As Opioid Crisis Continues, More Donor Organs Carry Hepatitis CBy E.J. Mundell
THURSDAY, Jan. 24, 2019 (HealthDay News) -- Add another hardship to the many already triggered by the opioid epidemic: More donated organs infected with the hepatitis C virus.
"The ongoing U.S. opioid crisis has resulted in an increase in drug overdose deaths and acute hepatitis C virus infections, with young persons (who might be eligible organ donors) most affected," explained a team led by Dr. Winston Abara. He's a hepatitis researcher at the U.S. Centers for Disease Control and Prevention.
Between 2010 and 2017, the number of organs obtained from so-called "increased risk" donors -- people at risk of carrying hepatitis due to behaviors such as drug abuse -- tripled, the new study found.
In 2010, about 9 percent of donor organs came from these at-risk individuals, but seven years later that number had already risen to more than 26 percent, Abara's team reported.
The number of organs obtained from people who died from "drug intoxication" also tripled, from just over 4 percent in 2010 to just over 13 percent by 2017, the CDC researchers said. Organ donor deaths tied to injected drugs (such as heroin), specifically, rose fivefold over the same period, they added.
All of this is cause for concern, since tainted needles are a prime conduit for infection with hepatitis C, which can trigger potentially fatal liver disease over time.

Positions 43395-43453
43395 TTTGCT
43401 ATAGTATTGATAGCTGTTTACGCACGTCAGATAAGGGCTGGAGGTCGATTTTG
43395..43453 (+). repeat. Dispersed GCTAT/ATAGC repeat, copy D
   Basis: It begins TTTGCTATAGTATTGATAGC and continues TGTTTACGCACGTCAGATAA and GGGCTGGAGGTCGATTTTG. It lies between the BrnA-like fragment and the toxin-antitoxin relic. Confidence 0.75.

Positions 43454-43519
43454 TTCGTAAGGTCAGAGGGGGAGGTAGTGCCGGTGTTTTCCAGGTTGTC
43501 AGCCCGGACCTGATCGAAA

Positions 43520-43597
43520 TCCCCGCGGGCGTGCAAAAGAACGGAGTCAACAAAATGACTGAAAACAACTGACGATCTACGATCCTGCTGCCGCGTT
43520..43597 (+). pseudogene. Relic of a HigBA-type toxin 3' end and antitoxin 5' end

Still, advances in medical care mean that many hepatitis-infected donor kidneys, livers and other organs could be lifesavers for the thousands of Americans on transplant waiting lists.
That's because powerful new medicines that rid the body of hepatitis C can render the transplant viable, Abara's group said.
Recipients in need of an organ could be "screened post-transplant and, if hepatitis C infection is diagnosed, offered treatment," the study authors explained.
Liver specialist Dr. David Bernstein agreed.
"Highly effective, direct-acting antiviral therapies have led to almost universal cure of hepatitis C infection," noted Bernstein, who is chief of hepatology at Northwell Health in Manhasset, N.Y.
These drugs include powerful, but expensive, medicines -- such as Sovaldi (sofosbuvir) and Harvoni (ledipasvir/sofosbuvir) -- which can clear hepatitis C from the body in a matter of months.
With more hepatitis-infected organs now in the transplant pipeline, the advent of these drugs has "led to the use of these hepatitis C donor organs being placed into hepatitis C-negative recipients, especially in solid organ transplants such as kidney, heart and liver," Bernstein said.
Once the recipient receives the infected organ, they are typically given one of these medicines, with "the result being universal cure," he said. "This has allowed more patients awaiting organ transplantations to receive the lifesaving treatment that they need."
However, understanding the presence of addiction in a deceased donor's history, and screening donated organs for hepatitis, remains essential.
With that knowledge in place, "recipients and their clinicians can [then] be notified and patients can be appropriately screened post-transplant," the CDC team wrote.
The findings were published Jan. 25 in the CDC's Morbidity and Mortality Weekly Report.
There's more on organ donation and transplant at organdonor.gov.
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